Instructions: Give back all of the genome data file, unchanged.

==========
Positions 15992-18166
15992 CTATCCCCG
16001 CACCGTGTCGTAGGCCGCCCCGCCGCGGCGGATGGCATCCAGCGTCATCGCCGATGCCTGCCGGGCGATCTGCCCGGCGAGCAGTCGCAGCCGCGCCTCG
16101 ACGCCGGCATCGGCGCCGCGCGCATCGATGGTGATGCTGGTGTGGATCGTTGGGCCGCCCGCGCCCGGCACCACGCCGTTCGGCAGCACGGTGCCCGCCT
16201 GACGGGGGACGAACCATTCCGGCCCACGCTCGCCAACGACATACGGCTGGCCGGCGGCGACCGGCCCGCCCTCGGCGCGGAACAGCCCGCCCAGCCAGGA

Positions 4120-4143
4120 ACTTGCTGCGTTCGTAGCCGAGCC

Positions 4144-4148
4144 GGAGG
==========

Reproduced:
Positions 15992-18166
15992 CTATCCCCG
16001 CACCGTGTCGTAGGCCGCCCCGCCGCGGCGGATGGCATCCAGCGTCATCGCCGATGCCTGCCGGGCGATCTGCCCGGCGAGCAGTCGCAGCCGCGCCTCG
16101 ACGCCGGCATCGGCGCCGCGCGCATCGATGGTGATGCTGGTGTGGATCGTTGGGCCGCCCGCGCCCGGCACCACGCCGTTCGGCAGCACGGTGCCCGCCT
16201 GACGGGGGACGAACCATTCCGGCCCACGCTCGCCAACGACATACGGCTGGCCGGCGGCGACCGGCCCGCCCTCGGCGCGGAACAGCCCGCCCAGCCAGGA

Positions 4120-4143
4120 ACTTGCTGCGTTCGTAGCCGAGCC

Positions 4144-4148
4144 GGAGG